Lee L.K*, Michael Tay Ming Kiong
International Association of Forensic Sciences, 16th Triennial Meeting
August 2002, Montpellier, France. (poster presentation)
Objectives: This paper surveys the different types of materials used by pranksters in anthrax hoaxes in Singapore after the September 11 terrorist attacks on the World Trade Center.
Nature of study: Following the September 11 incident, more than 25 pranksters in Singapore and abroad tried to create anthrax scares in Singapore by sending anonymous letters and packages containing white substances, often with threatening messages, or by sprinkling white powders in private and work areas. This string of hoaxes in Singapore began in early October, soon after anthrax-related incidents struck the United States. Most anthrax hoax letters were sent via normal mail service to various government and private buildings. After microbiological screening revealed the absence of anthrax bacteria and spores, these white powders and stained articles were chemically examined to identify the white substances used. Under Singapore law, those who make anonymous threats to cause death or serious harm can be jailed for up to nine years.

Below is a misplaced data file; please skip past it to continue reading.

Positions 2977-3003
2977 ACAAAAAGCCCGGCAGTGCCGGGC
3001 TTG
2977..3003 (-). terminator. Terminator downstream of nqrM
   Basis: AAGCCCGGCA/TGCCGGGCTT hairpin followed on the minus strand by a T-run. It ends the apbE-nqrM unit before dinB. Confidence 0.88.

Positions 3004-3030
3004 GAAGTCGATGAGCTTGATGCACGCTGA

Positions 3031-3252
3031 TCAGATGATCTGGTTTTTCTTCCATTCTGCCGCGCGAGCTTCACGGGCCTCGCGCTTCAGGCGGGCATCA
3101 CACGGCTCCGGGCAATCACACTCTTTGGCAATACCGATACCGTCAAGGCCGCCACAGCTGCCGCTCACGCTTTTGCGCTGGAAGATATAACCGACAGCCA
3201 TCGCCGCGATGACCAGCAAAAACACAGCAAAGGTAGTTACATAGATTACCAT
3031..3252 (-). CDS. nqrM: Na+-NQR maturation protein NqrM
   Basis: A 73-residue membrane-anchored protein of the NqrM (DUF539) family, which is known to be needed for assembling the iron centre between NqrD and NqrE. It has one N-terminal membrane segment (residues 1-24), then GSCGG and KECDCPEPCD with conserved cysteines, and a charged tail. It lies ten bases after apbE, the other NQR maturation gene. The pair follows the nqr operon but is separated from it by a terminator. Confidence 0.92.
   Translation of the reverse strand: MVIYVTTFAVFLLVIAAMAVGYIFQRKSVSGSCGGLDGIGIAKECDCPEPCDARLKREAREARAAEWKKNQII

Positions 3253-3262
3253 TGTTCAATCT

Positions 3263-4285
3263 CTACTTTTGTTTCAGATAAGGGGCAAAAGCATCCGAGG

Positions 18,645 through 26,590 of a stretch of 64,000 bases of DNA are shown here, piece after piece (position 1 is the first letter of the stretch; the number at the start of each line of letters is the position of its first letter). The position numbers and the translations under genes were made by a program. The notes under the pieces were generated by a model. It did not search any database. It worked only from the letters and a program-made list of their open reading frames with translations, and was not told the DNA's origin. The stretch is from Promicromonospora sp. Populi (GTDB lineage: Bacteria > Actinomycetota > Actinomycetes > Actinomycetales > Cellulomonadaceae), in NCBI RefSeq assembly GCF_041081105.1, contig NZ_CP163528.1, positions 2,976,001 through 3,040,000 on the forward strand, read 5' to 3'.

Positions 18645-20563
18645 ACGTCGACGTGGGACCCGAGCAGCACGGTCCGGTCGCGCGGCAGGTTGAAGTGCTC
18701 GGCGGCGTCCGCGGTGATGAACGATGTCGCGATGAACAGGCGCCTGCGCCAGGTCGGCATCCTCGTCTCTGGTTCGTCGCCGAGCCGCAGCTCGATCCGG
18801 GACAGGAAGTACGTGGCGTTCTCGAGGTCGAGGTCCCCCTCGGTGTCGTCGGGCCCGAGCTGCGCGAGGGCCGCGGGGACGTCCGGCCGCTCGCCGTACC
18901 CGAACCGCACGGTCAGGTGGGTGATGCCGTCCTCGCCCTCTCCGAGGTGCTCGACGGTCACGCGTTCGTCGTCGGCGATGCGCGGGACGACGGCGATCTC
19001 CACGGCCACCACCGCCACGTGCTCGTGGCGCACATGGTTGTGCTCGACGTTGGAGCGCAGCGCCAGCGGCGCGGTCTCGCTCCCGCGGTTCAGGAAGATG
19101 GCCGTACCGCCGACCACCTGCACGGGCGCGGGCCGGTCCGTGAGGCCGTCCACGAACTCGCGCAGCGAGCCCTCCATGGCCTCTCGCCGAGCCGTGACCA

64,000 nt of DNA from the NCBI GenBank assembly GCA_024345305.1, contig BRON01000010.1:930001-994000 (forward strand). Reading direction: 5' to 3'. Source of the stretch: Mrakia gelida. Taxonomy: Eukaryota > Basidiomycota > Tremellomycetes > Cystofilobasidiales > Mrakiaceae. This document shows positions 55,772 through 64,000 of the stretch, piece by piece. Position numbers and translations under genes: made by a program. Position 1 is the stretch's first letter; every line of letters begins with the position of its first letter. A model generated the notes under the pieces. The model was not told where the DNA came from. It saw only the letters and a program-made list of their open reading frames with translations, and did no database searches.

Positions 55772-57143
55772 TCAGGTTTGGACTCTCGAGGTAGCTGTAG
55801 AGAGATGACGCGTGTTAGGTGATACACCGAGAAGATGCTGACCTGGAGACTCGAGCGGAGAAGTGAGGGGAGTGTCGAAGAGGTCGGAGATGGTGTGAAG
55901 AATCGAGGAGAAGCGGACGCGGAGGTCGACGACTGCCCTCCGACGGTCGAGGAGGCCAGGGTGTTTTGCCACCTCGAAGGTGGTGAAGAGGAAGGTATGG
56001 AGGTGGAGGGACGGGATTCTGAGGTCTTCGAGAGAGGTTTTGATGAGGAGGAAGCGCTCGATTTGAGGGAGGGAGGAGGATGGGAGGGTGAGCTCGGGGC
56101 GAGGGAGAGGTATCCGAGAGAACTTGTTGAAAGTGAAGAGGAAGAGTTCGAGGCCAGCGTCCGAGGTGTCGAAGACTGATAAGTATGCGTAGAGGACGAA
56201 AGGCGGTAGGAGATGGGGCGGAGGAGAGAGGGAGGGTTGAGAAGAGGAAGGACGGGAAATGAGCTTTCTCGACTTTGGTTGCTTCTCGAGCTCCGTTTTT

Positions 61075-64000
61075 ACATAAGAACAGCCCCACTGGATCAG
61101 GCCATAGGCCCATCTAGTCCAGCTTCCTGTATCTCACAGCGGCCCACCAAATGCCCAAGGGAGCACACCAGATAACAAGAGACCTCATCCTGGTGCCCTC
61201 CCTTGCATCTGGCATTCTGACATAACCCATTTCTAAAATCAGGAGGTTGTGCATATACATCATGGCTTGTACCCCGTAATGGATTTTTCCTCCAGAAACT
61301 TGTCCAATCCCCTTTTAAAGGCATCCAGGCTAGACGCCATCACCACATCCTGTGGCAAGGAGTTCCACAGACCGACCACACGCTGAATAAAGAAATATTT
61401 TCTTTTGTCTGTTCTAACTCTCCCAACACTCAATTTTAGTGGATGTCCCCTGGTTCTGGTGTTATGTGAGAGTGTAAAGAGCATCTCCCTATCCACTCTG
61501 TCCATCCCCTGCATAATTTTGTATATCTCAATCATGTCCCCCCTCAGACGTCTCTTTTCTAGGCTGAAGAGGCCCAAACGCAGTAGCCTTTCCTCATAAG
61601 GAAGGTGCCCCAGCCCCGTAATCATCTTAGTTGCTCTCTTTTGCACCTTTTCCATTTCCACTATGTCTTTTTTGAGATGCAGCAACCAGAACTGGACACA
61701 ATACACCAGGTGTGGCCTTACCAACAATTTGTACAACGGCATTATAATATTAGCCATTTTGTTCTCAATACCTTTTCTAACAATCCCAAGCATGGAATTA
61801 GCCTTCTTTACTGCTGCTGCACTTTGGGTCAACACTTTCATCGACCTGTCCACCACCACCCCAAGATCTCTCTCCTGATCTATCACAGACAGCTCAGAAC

Materials and methods: This study was based on materials submitted to our laboratory as physical evidence in some 17 anthrax hoax cases in Singapore. Methods of analyses include stereomicroscopy, scanning electron microscopy with energy-dispersive X-ray analysis (SEM/EDX), polarised light microscopy (PLM), Fourier-Transform infrared microspectrophotometry (FT-IR) and gas chromatography with mass spectrometry (GC/MS).
Results: Both organic and inorganic powders were used by pranksters. Some of the hoax samples and white powder stains were compared with white powders seized from the homes or possessions of pranksters. Powders used include talcum powders, fine sugar, flours and other whitish materials. Talcum powders were most frequently used by pranksters. Apochromatic stereomicroscopy and SEM/EDX were useful in revealing the morphology and size of the fine particles. Talcum powder was easily identified using SEM/EDX. Large organic molecules were identified by FT-IR microscopy and confirmed using polarised light microscopy (PLM). PLM was useful for differentiating between different starches and flours (potato, tapioca, corn, rice, wheat). GC/MS was used to analyse fragrances present in some talcum powders. This paper will present both analytical results and a statistical study on the different substances used by anthrax hoaxers in Singapore.
Conclusion: White powders used in anthrax hoaxes in Singapore were identified and our study indicated the types of materials commonly used in such pranks.